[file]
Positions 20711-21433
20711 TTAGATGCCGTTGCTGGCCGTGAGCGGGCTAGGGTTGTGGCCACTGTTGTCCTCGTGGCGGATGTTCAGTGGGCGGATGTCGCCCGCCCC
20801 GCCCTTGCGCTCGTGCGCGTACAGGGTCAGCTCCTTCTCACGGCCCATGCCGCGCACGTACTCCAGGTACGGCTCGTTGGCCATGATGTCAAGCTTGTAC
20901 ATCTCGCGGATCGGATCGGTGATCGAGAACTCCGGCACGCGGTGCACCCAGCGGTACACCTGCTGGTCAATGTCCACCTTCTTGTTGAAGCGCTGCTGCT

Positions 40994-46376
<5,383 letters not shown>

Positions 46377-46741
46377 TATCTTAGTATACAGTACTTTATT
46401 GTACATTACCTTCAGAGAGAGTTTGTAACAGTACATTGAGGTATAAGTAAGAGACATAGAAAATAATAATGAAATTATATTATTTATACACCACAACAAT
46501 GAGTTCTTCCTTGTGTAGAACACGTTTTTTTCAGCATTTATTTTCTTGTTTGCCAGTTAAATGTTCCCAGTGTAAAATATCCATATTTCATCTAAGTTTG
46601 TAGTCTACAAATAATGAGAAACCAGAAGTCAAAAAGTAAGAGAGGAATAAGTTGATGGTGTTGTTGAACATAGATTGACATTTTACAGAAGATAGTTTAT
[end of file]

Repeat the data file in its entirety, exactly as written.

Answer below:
Positions 20711-21433
20711 TTAGATGCCGTTGCTGGCCGTGAGCGGGCTAGGGTTGTGGCCACTGTTGTCCTCGTGGCGGATGTTCAGTGGGCGGATGTCGCCCGCCCC
20801 GCCCTTGCGCTCGTGCGCGTACAGGGTCAGCTCCTTCTCACGGCCCATGCCGCGCACGTACTCCAGGTACGGCTCGTTGGCCATGATGTCAAGCTTGTAC
20901 ATCTCGCGGATCGGATCGGTGATCGAGAACTCCGGCACGCGGTGCACCCAGCGGTACACCTGCTGGTCAATGTCCACCTTCTTGTTGAAGCGCTGCTGCT

Positions 40994-46376
<5,383 letters not shown>

Positions 46377-46741
46377 TATCTTAGTATACAGTACTTTATT
46401 GTACATTACCTTCAGAGAGAGTTTGTAACAGTACATTGAGGTATAAGTAAGAGACATAGAAAATAATAATGAAATTATATTATTTATACACCACAACAAT
46501 GAGTTCTTCCTTGTGTAGAACACGTTTTTTTCAGCATTTATTTTCTTGTTTGCCAGTTAAATGTTCCCAGTGTAAAATATCCATATTTCATCTAAGTTTG
46601 TAGTCTACAAATAATGAGAAACCAGAAGTCAAAAAGTAAGAGAGGAATAAGTTGATGGTGTTGTTGAACATAGATTGACATTTTACAGAAGATAGTTTAT